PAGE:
ASA urges cultivators, providers, staff, and patients to know your rights and be prepared to assert them in the event of a raid by the LAPD and DEA. We are going to see a lot more of that before the dust settles in Los Angeles. Patients and advocates will hold a lively and peaceful protest of the recent attacks in front of the federal building on Thursday. You can meet ASA , UFCW Local 770, and GLACA in front of the Edward Roybal Federal Building in downtown Los Angeles at 1:30 PM. The federal building is located at 255 East Temple Street, Los Angeles, CA 90012.
Thanks again for helping stop the ban. Now let’s roll up our sleeves and keep doing the kind of effective grassroots work that makes a difference. We will need you back on the phones, at City Hall, protesting on the streets… maybe even gathering signatures for a new voter initiative. Be sure to join ASA’s email list to stay up-to-date, and join us in person at the LA-ASA meeting on Saturday, October 20, in the Community Room (152) at the West Hollywood Gateway Mall located at 7100 Santa Monica Blvd., West Hollywood, CA 90046.
The referendum comes just in time. The ban would have become effective on September 6, but the successful petition drive puts enforcement on hold until the City Council rescinds the ban or voters have a chance to decide in March of next year. ASA and our allies on the Committee to Protect Patients and Neighborhoods hope the City Council will use the extra time to move forward with a motion by Council Members Paul Koretz and Dennis Zine to create a new ordinance that will allow for a smaller number of well-regulated patients’ associations in the city.
The City Council has been rattling sabers as the effective date of the ban approached. On August 22, the City Council approved a motion by Council Members Bernard Parks and Jan Perry instructing the Los Angeles Police Department to cooperate with the District Attorney (DA) and Drug Enforcement Administration in closing cooperatives and collectives. This would give the DA the chance to prosecute operators for felonies (as opposed to the misdemeanor specified in the ban), and raised the specter of federal prosecution. This week, the City Council referred to committee a new motion by Council Members Ed Reyes and Herb Wesson to divert funds from the City Attorney’s Community Redevelopment Agency budget to enforcement of the ordinance banning medical cannabis cooperatives and collectives.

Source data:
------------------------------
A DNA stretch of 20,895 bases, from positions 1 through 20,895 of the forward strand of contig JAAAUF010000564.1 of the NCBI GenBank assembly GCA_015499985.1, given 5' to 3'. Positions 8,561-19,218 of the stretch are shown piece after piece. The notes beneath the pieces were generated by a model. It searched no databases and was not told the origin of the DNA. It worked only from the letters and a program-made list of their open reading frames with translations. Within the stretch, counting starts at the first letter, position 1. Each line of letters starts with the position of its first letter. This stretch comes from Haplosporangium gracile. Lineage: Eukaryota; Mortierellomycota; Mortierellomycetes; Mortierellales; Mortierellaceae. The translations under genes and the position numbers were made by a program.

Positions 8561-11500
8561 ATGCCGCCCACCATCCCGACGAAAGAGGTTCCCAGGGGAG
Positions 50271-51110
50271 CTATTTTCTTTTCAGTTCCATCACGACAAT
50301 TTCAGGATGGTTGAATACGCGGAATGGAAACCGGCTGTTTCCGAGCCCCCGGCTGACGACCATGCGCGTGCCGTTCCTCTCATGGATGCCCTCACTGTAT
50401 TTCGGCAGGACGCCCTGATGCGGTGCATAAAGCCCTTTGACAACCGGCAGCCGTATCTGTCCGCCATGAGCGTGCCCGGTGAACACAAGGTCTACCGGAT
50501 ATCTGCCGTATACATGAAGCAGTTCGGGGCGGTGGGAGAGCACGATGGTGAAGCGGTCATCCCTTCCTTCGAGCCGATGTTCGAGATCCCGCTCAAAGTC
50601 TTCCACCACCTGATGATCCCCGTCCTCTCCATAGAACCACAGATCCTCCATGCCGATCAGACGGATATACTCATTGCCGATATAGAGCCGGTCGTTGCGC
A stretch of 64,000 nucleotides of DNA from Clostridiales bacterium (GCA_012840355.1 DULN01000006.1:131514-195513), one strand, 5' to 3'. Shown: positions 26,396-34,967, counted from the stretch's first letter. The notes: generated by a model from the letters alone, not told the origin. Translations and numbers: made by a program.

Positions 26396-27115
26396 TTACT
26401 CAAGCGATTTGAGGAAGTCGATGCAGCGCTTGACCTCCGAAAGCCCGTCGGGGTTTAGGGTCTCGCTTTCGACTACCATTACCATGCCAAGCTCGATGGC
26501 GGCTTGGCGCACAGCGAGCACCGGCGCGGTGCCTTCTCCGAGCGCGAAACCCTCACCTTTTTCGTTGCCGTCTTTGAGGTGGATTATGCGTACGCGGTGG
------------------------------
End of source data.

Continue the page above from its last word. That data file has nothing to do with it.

The city’s rush to enforce is misguided. They can avoid more confusion, delay, and litigation by sitting back down at the table with stakeholders to hammer out a compromise ordinance that works for everyone. Patients and operators agree with the majority of Californians who support regulating and controlling medical cannabis. They just want a sincere effort from law makers and a realistic regulatory framework. The city failed on both front in 2010, when they approved an unworkable and byzantine regulatory scheme that even Council Members had trouble deciphering. The referendum gives new incentive to do a better job with the Koretz/Zine motion for sensible regulations. Let’s hope the City Council takes advantage of this opportunity, so the referendum campaign can be a victory for everyone.
Stakeholders who want to learn more about the referendum and what comes next in Los Angeles should keep an eye on ASA’s Access Southern California Discussion Forum and plan to attend the LA-ASA meeting on Saturday, September 15, at 1:00 PM in the Community Room (#152) at the West Hollywood Gateway Mall, 7100 Santa Monica Blvd. (at La Brea Ave.), West Hollywood, CA 90046.
In a letter to Los Angeles City Attorney Carmen Trutanich, Mr. Elford points out that the California Supreme Court will soon rule on several cases that could clarify how cities can regulate medical cannabis and if they can ban cooperatives and collectives. California’s Appellate Courts disagree on these topics, so moving forward without instructions from the Supreme Court could be risky:
"Proceeding with enforcement of the ordinance while these issues are pending is premature and may subject you to a legal response."
Mr. Elford also points out that a voter referendum sponsored by the Committee to Protect Patients and Neighborhoods, of which ASA is a part, may soon render the ordinance banning cooperatives and collectives and criminalizing property owners moot:
"… there is underway a voter referendum campaign to repeal Ordinance 182190, which is likely to have the signatures necessary to qualify for the ballot in less than two weeks. Because Ordinance No. 182190 will become ineffective once the signatures have been certified by the City Clerk, it would be a waste of the City’s time and resources to implement the Ordinance."
Patients who operate medical cannabis cooperatives and collectives should share Mr. Elford’s letter with their property owners to let them know that the ordinance making them criminals is not here to stay. Patients and advocates are going to repeal the misguided ordinance and keep working to adopt sensible regulations.